Siblings of Autistic children are often caring, compassionate, independent, tolerant, and responsive to the needs of others. However, sometimes siblings of Autistic children may feel sad, anxious, or confused about their sibling’s behaviour or its effects on family life. If you have both Autistic and Allistic children, there is a lot you can do to support your Allistic children and their relationships with their Autistic sibling. It is important to acknowledge their emotions. Furthermore, provide them with age-appropriate explanations about their sibling’s behaviour, and seek professional help if necessary. By doing so, you can help your children develop a strong bond and thrive as a family.
Find a Balance
Autistic children often require extra support in their day-to-day activities, and siblings frequently want to lend support. However, it is important to balance supporting your Autistic child and giving your other children the attention they need. Make sure to set aside time for all children equally and engage in activities that they enjoy. This doesn’t mean that each child needs the exact amount of attention every day; it just means being conscious of balancing attention. Subtle changes in your child’s behaviour can indicate anxiousness or stress,
Communication is key when it comes to supporting siblings of Autistic children. Talk to them about their feelings and concerns and encourage them to express themselves openly. Furthermore, let them know that their feelings are valid and that you are there to support them.
Educate Them About Autism
It is important to educate the whole family about Autism. Explain to them what Autism is by offering age-appropriate information and explanations. This can help them understand their sibling’s behaviours and be more patient and compassionate towards them.
Read More: What can I do while on a waitlist for an autism assessment?
Encourage Positive Interactions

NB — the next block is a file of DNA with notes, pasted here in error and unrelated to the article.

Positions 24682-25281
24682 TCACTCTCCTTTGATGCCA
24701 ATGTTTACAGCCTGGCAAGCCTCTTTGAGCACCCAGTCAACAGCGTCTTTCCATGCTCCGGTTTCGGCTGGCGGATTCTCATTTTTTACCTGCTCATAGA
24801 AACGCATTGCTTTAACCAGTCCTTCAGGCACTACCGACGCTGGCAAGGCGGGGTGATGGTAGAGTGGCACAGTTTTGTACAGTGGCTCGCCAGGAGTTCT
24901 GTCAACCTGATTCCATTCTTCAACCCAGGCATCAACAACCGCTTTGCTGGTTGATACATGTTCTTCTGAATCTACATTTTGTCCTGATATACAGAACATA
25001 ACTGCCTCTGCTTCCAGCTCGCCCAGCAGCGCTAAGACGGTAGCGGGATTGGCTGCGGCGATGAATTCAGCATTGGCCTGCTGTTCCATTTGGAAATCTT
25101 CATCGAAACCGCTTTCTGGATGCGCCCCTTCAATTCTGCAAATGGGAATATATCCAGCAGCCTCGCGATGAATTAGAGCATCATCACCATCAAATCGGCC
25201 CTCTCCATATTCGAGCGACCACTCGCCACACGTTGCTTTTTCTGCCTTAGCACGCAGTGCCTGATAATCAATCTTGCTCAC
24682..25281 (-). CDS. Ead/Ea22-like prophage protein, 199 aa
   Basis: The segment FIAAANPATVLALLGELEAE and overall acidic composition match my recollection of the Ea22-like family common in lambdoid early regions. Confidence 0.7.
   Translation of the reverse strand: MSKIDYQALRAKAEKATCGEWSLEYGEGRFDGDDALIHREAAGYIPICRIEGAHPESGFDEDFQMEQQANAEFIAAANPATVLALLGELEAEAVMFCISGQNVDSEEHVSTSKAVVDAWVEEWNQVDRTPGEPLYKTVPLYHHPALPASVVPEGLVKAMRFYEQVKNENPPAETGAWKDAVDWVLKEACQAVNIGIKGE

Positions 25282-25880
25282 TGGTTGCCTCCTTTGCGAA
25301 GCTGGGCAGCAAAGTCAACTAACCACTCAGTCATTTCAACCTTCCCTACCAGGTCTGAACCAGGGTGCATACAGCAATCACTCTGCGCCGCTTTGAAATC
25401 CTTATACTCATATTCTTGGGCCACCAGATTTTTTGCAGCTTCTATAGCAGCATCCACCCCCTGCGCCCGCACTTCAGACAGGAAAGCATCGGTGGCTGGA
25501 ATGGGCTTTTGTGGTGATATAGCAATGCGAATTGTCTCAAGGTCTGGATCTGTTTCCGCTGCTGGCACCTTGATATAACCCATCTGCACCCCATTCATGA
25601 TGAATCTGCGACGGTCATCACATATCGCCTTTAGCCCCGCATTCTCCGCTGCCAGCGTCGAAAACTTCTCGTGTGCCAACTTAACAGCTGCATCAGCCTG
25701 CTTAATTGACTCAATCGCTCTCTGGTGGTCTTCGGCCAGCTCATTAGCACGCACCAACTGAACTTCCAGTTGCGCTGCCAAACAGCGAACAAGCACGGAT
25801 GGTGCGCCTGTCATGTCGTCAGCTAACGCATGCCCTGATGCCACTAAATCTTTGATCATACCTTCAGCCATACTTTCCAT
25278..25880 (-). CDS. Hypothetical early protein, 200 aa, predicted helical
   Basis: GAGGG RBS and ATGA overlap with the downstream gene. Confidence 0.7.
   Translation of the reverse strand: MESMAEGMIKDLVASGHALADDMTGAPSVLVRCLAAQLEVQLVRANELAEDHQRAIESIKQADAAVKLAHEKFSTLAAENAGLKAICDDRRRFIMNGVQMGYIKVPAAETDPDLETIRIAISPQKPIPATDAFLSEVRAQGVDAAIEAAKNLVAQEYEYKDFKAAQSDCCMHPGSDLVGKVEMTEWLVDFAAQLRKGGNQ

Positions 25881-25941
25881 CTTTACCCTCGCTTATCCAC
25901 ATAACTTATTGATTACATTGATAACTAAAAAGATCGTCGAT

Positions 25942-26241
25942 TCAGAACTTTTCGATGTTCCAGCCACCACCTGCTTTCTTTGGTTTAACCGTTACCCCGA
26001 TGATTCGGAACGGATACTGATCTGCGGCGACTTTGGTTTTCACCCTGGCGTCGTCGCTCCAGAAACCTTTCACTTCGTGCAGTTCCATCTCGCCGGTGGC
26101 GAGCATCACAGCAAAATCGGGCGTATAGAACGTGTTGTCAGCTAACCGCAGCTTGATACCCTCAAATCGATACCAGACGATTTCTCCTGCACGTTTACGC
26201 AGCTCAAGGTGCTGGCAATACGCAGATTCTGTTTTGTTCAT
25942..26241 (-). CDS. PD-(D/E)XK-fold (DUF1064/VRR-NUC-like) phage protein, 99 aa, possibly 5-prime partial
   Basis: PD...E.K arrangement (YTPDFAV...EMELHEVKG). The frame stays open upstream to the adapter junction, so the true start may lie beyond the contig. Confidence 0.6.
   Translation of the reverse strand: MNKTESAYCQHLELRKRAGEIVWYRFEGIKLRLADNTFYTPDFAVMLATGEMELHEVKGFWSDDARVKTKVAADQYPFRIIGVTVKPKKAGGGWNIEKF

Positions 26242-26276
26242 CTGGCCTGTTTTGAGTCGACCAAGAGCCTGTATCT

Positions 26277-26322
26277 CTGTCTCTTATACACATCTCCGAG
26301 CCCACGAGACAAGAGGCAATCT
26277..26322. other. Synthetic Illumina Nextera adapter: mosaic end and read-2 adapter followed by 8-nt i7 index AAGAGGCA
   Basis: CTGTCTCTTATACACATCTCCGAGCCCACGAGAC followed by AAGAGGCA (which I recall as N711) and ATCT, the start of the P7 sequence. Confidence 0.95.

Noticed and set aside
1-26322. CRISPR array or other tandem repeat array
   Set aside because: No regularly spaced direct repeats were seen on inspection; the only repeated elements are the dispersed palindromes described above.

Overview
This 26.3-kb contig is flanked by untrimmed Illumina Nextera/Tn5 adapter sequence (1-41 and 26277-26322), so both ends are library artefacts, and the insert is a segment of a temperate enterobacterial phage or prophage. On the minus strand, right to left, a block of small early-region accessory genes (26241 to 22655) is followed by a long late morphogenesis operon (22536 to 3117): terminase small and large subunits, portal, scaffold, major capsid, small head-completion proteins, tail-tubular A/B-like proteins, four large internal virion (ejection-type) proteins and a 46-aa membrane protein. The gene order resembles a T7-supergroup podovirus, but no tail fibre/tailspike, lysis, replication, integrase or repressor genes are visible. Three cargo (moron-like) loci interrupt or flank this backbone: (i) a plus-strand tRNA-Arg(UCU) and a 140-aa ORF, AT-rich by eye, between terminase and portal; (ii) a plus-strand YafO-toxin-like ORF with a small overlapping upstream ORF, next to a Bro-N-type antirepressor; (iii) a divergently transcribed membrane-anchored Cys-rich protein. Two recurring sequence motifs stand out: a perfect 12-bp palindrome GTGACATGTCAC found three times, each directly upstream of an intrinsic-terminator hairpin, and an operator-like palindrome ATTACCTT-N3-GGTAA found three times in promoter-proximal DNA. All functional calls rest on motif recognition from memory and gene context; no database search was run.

Encourage positive interactions between your children. This can help build a strong bond between them and reduce their negative feelings towards their Autistic sibling. Encourage them to play together and engage in activities that they both enjoy.
Provide Them with Support
It is important to provide your Allistic child with support. This can include emotional support, such as listening to their concerns and providing them with reassurance, as well as practical support, such as helping them with their homework or taking them to their extracurricular activities.
If you child is older and helps care for their sibling, they may enjoy being part of a young carers group. These supportive groups provide outings, respite and practical assistance from homework help to financial support. Just being amongst a group of people who can relate to you can have great mental health benefits.
Read More: Little Dreamers. Young carer support ages 4 – 25
Seek Professional Help
If your child is struggling to cope with their Autistic sibling’s diagnosis, it may be helpful to seek professional help. A therapist or counsellor can provide them with the support they need and help them develop coping strategies. You can access up to 10 subsided Medicare rebate able sessions every year to facilitate support for your child’s mental health. You can access the Mental Health Treatment Plan through your GP.
Supporting siblings of Autistic children is important for their well-being and the well-being of your family as a whole. By finding a balance, communicating openly, educating them about autism, encouraging positive interactions, supporting them, and seeking professional help, if necessary, you can help your child thrive. Remember, every child is different, and what works for one may not work for another. Be patient, be understanding, and most importantly, be there for your children.